On my NAS server I use Snapraid to protect against data loss and to some extent data rott. I do backups too, but only about once a month and when all the stars align. Automatically and regularly scrubbing a Snapraid array is well advised to keep that data save.
For a while now Google has been collaborating with SkyWater Technology to create what many refer to as free and open source silicon (FOSSi). The project gained traction in 2020 and is continuing to gain momentum.
The proclaimed goal is to bring chip design to the masses and enable everyone from academia, industry and makers to create their own computer chips. If this plan succeeds it would mean a considerable shift in the chip industry which traditionally is very secretive and dominated by just a few big corporations and their partners, connected by a opaque web of interdependencies. (Surely Google counts as the underdog in comparison *cough*)
Wireguard is a modern VPN protocol allowing secure and confidential communication between a network of peers. Wireguard is based on the concept of private-public key cryptography and a number of other modern cryptographic algorithms. Have a look at the wireguard white paper for more details.
Since Linux kernel version 5.6 (late March 2020) wireguard is an integral part of the Linux kernel. That means Linux distributions using a kernel >= 5.6 do not need to install any additional packages in order to support wireguard.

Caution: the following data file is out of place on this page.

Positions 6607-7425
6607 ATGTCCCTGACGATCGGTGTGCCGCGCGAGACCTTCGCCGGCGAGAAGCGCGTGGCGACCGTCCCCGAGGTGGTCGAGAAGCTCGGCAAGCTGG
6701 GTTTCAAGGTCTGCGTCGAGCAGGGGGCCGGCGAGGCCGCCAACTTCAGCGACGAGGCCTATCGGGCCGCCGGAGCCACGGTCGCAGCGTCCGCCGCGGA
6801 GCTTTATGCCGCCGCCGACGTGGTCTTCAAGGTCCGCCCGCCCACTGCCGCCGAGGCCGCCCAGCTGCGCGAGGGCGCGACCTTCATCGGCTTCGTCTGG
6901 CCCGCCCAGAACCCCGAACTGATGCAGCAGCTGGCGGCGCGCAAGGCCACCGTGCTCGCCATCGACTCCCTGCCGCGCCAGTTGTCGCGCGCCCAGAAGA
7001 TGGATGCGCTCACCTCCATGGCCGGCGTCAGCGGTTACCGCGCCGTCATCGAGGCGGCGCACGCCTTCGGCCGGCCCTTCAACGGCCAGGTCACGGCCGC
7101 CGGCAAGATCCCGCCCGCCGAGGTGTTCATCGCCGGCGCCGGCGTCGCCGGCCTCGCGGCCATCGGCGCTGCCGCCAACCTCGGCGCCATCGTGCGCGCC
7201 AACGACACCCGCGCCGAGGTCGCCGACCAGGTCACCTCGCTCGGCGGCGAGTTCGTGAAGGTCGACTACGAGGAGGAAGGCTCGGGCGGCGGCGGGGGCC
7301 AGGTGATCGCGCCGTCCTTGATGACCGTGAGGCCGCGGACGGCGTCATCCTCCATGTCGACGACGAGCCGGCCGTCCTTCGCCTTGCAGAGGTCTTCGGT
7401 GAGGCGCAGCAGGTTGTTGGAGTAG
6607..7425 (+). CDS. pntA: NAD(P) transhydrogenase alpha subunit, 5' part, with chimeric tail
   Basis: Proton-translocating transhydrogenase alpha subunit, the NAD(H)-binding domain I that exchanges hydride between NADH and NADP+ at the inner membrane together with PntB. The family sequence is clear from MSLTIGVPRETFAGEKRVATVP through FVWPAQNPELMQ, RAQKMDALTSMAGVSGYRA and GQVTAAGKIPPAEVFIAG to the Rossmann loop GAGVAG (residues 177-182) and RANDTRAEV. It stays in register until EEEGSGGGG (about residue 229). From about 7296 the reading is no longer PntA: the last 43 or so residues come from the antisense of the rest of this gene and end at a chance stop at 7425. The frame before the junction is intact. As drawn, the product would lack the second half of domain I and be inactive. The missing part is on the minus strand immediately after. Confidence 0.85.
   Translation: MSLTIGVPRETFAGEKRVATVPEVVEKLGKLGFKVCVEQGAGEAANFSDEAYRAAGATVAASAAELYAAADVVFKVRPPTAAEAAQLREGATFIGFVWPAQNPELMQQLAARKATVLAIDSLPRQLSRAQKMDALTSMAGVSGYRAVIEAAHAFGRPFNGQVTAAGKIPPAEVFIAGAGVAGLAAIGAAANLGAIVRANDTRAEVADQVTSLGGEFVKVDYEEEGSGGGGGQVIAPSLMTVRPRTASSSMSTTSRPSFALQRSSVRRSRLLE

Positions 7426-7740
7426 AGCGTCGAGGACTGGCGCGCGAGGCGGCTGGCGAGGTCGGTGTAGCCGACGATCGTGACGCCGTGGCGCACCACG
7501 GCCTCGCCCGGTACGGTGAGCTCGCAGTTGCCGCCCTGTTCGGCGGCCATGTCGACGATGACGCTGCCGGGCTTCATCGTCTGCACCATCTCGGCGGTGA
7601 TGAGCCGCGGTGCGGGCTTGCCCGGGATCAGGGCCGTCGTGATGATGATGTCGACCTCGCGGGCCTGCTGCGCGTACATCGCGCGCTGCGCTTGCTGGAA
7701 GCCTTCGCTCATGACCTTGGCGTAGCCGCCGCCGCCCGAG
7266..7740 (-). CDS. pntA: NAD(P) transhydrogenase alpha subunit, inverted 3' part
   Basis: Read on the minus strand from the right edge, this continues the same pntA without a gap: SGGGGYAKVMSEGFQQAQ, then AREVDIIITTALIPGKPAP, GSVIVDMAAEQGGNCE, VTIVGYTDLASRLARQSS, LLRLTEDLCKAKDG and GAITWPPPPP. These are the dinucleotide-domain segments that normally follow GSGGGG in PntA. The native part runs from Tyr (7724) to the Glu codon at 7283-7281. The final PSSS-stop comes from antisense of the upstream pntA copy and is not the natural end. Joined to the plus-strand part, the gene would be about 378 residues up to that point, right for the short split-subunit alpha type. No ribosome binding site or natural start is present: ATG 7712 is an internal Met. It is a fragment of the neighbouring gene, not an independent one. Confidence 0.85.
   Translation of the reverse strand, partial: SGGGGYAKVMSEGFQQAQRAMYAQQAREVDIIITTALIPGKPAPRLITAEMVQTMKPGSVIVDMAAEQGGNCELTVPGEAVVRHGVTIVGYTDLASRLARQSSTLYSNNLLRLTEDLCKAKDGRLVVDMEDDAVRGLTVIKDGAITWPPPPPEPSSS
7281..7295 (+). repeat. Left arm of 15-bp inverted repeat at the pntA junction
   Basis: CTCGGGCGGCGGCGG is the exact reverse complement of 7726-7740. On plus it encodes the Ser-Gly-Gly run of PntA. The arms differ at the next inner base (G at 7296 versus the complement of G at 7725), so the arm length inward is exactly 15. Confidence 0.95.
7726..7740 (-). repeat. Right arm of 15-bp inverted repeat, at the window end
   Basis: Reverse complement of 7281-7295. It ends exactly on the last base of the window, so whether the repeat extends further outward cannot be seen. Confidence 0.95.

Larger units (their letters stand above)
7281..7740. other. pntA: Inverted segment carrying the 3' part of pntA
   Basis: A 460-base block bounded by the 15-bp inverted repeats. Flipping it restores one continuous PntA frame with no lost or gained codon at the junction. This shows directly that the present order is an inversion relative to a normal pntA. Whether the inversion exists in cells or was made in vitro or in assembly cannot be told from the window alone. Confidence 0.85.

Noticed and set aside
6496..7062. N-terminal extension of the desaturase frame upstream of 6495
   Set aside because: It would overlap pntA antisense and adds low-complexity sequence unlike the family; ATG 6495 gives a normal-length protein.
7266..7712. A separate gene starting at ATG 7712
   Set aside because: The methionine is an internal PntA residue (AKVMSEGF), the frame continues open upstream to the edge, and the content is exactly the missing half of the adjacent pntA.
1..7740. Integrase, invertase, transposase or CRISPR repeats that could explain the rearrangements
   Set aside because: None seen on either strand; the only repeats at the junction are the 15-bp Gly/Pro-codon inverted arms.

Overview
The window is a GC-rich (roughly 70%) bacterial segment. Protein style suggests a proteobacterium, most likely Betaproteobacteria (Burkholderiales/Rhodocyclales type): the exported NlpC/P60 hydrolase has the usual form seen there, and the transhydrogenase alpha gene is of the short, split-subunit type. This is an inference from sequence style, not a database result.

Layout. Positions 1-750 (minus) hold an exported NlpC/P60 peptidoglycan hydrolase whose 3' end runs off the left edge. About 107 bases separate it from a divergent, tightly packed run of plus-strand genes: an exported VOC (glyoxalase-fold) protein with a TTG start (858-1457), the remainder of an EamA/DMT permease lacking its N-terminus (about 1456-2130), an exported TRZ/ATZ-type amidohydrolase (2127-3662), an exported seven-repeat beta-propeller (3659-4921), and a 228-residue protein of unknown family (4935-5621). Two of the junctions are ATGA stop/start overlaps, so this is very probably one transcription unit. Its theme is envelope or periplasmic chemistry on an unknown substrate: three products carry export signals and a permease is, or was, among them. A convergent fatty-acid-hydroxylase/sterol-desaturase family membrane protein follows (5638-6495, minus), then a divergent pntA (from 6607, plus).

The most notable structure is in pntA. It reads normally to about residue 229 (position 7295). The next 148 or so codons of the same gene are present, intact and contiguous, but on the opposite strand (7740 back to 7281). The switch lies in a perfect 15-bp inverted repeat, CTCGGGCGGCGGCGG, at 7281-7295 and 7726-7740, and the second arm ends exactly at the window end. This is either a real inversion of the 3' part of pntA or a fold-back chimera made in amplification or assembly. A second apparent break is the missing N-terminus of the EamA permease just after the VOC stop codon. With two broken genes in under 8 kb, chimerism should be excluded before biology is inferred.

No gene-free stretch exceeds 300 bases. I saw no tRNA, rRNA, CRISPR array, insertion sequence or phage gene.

Recently I purchased a Sipeed TANG PriMER development board featuring an Anlogic EG4S20 FPGA (codenamed Eagle S20). The only reason I bought the board was to see what Anlogic FPGAs are capable of, since I had never heard of that FPGA vendor before. No need to think twice when the board costs less than 20$.
Working on the command line in a Linux shell can be tricky at times. A frequent source of frustration is that tasks which are trivial with a graphical desktop environment can be seemingly much more difficult to achieve on the command line. For example switching between multiple running applications only requires one or two mouse clicks on a graphical desktop, but demands more arcane knowledge to do it on the command line.
When we learn the theory behind electronic circuits we often calculate the exact value a certain resistor, capacitor or inductance should have.
However, in reality there is no 23.94 Ohms resistor available as standard off-the-shelf (SOTS) electronic part. Go and check it if you don’t believe me.